Meet Your Unfamiliar Self | Read Diversely

It’s been a while since I wrote anything in this space, so let me catch you up real quick.  I work in a library – a small public library in Missouri – and from December through February I’m in charge of our displays.  This month, I set up a display themed around reading diversely.

 

Meet Your Unfamiliar Self

February is Black History Month, and where I work the entire staff is white women.  Most of what comes across the circulation desk is written by straight, white, cisgender men, and I’d like to see some more diversity.  Which is not, of course, to say that straight white cisgender men don’t write great books, plenty do.  But plenty of other people do too.  

Even though this is Black History Month, I chose to do a general diversity theme because I am almost certain that when my quarter of the year on displays ends there won’t be another similar display.  I’m only on displays from December-February.

So I scoured our catalog (twice actually – lost the first list) and cross-referenced it with a bunch of lists of popular authors from different racial and ethnic backgrounds until I had eight shelves worth of fiction, poetry, and children’s books to display.  Eight shelves worth is a ton of books, but there were a few sticking points.

 

Meet Your Unfamiliar Self

 

While I was able to find a bunch of authors, I also found that we most often only owned one of an author’s books.  At least, that held true for authors of color.  I couldn’t count on both hands the number of Clive Cussler or Gilbert Morris books we have on the shelves.  On top of that I had a really hard time identifying Native Hawaiian, Indigenous Australian, or Polynesian authors.  If you know of any, please, leave a comment.  Though we had quite a few children’s books by Native American authors, adult books by Native authors mostly eluded me.  

Ultimately, the diversity display, and the call for diversity in literature in general, isn’t about me.  It’s about the little girl who opens up Corduroy and sees a girl who looks like her, or the teenage boy who’s finally drawn to reading when he sees a name like his own on the front cover.  It’s about showcasing the stories of people who don’t experience the world in the same way that I do.  As a white person with white privilege, it is my duty to use that privilege to elevate the voices of people who do not.  
I used GoodReads lists to find popular authors of different backgrounds.  Native American | African American | Latinx | Asian American | Polynesian

If you know of any Native Hawaiian, Polynesian, or Indigenous Australian authors, please, leave me a comment so I can add their books.

Satiated Saturday: Vegetarian Thanksgiving Roundup

This is my second thanksgiving as a vegetarian, but the first where I will actually be at a thanksgiving dinner.  I usually prefer to spend my thanksgiving at a museum and thinking critically about American history, and in fact history as a whole.  But, in order to participate in thanksgiving with my family  I need to have some vegetarian options for myself.  Because I don’t have as many of these in my own arsenal, I’ve rounded up a bunch of resources for you me and you guys.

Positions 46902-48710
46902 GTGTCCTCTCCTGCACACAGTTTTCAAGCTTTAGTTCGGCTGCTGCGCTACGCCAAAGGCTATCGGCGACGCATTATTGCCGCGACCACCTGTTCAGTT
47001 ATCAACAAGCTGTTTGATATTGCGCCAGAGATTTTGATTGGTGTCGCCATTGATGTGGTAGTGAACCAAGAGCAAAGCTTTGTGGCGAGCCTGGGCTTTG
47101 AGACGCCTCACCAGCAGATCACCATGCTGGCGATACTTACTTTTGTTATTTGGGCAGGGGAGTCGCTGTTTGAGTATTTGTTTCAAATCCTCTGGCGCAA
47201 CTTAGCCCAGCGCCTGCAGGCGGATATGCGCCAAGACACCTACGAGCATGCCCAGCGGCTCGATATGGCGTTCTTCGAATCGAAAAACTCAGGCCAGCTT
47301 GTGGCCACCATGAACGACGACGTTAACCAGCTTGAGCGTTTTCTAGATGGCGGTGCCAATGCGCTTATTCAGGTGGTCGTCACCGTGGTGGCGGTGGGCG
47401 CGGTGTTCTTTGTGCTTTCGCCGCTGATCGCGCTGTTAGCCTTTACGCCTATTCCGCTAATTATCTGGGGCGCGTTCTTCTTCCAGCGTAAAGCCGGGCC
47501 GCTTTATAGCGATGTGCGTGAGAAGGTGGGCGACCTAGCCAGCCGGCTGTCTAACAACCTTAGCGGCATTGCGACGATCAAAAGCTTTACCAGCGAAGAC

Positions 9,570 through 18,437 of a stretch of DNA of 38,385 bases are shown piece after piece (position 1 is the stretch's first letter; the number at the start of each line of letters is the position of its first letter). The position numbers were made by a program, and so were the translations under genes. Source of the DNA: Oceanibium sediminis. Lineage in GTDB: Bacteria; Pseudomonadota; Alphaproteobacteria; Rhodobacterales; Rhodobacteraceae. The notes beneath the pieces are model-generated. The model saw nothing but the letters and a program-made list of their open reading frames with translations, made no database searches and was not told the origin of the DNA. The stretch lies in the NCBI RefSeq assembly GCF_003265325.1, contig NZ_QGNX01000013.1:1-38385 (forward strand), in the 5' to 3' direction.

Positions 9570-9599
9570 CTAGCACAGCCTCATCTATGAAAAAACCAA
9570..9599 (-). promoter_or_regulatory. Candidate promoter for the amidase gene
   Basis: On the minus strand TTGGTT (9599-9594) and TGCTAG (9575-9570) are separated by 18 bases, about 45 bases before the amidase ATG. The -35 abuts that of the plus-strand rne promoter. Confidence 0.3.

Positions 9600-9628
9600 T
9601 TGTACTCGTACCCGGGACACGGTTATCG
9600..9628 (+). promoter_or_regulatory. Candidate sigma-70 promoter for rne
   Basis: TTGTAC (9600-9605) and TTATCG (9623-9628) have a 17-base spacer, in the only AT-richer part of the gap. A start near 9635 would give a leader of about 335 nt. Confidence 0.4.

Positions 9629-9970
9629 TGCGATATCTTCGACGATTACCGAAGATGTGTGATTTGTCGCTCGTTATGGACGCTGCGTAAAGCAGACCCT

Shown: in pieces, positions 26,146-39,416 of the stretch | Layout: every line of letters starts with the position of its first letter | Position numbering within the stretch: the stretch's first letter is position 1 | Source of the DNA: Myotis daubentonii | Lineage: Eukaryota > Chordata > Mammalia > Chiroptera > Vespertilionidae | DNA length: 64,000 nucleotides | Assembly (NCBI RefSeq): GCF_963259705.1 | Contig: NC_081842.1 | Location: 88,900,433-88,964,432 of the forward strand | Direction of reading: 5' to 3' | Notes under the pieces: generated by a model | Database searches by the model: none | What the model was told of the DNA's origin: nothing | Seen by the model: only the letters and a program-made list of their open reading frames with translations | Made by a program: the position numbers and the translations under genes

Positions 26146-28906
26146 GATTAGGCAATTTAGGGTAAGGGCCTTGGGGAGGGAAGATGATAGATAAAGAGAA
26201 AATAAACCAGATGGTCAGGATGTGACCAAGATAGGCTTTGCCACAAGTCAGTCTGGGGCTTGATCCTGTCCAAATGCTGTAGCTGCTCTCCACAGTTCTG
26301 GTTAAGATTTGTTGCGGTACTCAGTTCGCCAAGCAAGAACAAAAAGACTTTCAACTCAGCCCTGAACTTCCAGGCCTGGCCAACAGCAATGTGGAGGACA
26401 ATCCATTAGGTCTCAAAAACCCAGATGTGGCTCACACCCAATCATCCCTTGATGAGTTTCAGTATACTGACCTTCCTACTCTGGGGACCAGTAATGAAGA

Satiated Saturday

The Veggie Table | A vegetarian blog with its own roundup of recipes, but all of these are original and created by the author Laura K. Lawless.

Veg Kitchen | Another roundup from a vegan blog, and I think most of these are original recipes too.  All vegan things are safe for vegetarians, but remember that not all vegetarian things are safe for vegans, so if you have vegan friends over for thanksgiving, remember that they might need separate things as well.

Buzzfeed actually has a handful of vegetarian/vegan thanksgiving recipe roundups, so here we go.  Pure Links | Brussels Sprouts For Thanksgiving | 29 Side Dishes | 37 Delicious Vegetarian Recipes For Thanksgiving | 22 Delicious Meatless Mains | 41 Delicious Vegan Thanksgiving Recipes

Chef In You | A vegetarian thanksgiving roundup from 2009.  There is everything from soup to risotto on this list, so it’s sure to have something for you.

The Pioneer Woman Stuffing | Substitute veggie broth for chicken broth in this recipe and you can make your own stuffing from scratch.

Satiated Saturday | Shameless self-promotion: you should check out my Satiated Saturday category on my blog

Vegetarian Gravy | This is my vegetarian gravy recipe, and I love it.  I’ll be making it for my family to share the joy that is delicious meatless gravy.

Easy Italian Bread | My Italian bread recipe adapted from Bakers Banter would be delicious on the side of your tofurkey.

Roasted Almonds | Roasted almonds would make a great side, especially if you’re the only vegetarian and you have a hard time getting family to let you in the kitchen on Thanksgiving.  They’re easy and fast.